Right now in Russia, if you say, “Russia invaded Ukraine and Ukraine didn’t provoke that invasion,” then in Russia you’re spreading disinformation. You can go to prison for 15 years. So I guess that’s disinformation. In my article I get into the whole social media component. You and I understand that private organizations have a right to decide what’s said on their platform, but it’s really interesting how a lot of the social media platforms want to be accepted as part of the establishment. Some perhaps because they fear they are going to be regulated by the government. They’re on this fool’s errand to try to please their potential regulators in hopes of maintaining independence, but for whatever reason, they’ve been also not allowing “disinformation” on social platforms.
It kind of dovetails in with the latest stories about Elon Musk wanting to purchase Twitter. It’s also interesting that much of the assault on the critics of the Priesthood regarding policy was launched on the social media platforms, not in scientific journals.
Most of the attacks and assaults on the people who were challenging or questioning the COVID policy were not in the scientific literature where scientists were saying, “Here is my scientific argument against your critique.”
Instead, they were launched on Twitter and mainly were beside the point attacks. They didn’t really attack the point that the critics were making. After my article was published, some of those very same people who were attacking, for example, the authors of the Great Barrington Declaration started attacking me, which I wear as a badge of honor. That means they paid attention to my article.
I wasn’t attacked for the points. Some of the attacks were, “How dare you suggest we are intolerant of heterodoxy. We’re all for freedom of speech. We just want this information. We just don’t want people to speak falsehoods. Of course they know what the truth is!”
For example, one doctor attacked me by saying, “You’re a surgeon, you fix bodies — stay in your lane. Don’t talk about this issue.”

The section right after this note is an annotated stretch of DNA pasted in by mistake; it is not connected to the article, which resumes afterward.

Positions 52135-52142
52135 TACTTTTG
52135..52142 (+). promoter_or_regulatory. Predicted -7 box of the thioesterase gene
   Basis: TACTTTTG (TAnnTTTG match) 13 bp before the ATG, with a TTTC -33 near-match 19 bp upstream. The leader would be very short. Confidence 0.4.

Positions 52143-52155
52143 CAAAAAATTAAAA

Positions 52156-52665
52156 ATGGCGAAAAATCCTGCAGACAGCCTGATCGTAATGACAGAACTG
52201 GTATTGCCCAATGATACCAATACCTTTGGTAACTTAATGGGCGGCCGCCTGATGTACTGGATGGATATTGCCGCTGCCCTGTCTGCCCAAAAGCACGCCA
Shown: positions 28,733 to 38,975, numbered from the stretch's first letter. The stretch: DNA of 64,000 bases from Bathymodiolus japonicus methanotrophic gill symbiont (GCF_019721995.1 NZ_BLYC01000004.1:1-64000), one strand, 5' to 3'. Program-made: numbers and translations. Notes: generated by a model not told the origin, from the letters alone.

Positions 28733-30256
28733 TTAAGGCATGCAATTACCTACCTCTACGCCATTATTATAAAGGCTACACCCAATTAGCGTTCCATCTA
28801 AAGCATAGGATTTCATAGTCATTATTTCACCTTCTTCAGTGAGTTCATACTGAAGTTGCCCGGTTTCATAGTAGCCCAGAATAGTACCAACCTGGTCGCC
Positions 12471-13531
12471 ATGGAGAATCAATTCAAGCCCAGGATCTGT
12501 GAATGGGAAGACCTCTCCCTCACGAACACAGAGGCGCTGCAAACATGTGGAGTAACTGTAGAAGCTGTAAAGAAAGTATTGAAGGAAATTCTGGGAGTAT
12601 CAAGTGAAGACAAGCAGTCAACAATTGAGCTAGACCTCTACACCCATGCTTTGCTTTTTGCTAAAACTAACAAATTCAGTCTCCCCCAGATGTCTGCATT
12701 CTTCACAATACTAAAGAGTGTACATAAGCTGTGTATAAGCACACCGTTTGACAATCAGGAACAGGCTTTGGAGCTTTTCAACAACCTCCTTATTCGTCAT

I was getting attacked in the exact same way that the people I was writing about were getting attacked.
Bob Zadek: We started the show with reference to the so-called elite. Now, government is telling us collectively that we are incompetent to make decisions. Voters, citizens, patients, clients of lawyers, we are incompetent to make independent decisions with whom to trust our medical health. We pick a doctor, but we’re not competent. The doctor is incompetent. The only source of competence is the government, and we are dependent upon the government — not on ourselves, not on each other, not on the professionals we hire.
My psychology caused me to have the profound, personal reaction that I had to your piece.
End on a high note — are the physicians as a group reacting in any way to this effort in California, or are they either concerned about bad publicity or about what might happen to the licensing regime?
Jeff Singer: I wish I could give you a good answer to that question because I’d like to end on a high note, but I don’t know how many people are aware of this. I’m not sure if the California Medical Association has taken a position on this or not. Not only should the CMA oppose this, but everyone who’s concerned about the right to free speech, to hear other opinions, and also concerned about scientific progress, because shutting down discussion shuts down progress. They need to speak out against this. This is just the latest example of efforts that have been on the way for quite some time to shut down heterodoxy.
The high note is that the Digital Age makes it impossible to stop heterodoxy. You cannot prevent people from getting access to information and as you try to put roadblocks in clever people will find workarounds.
Bob Zadek: That’ll have to do, and thank heaven that Galileo wasn’t dependent upon government grants. We’d be in a much different place. Thanks so much to my dear friend Dr. Jeffrey Singer for his information.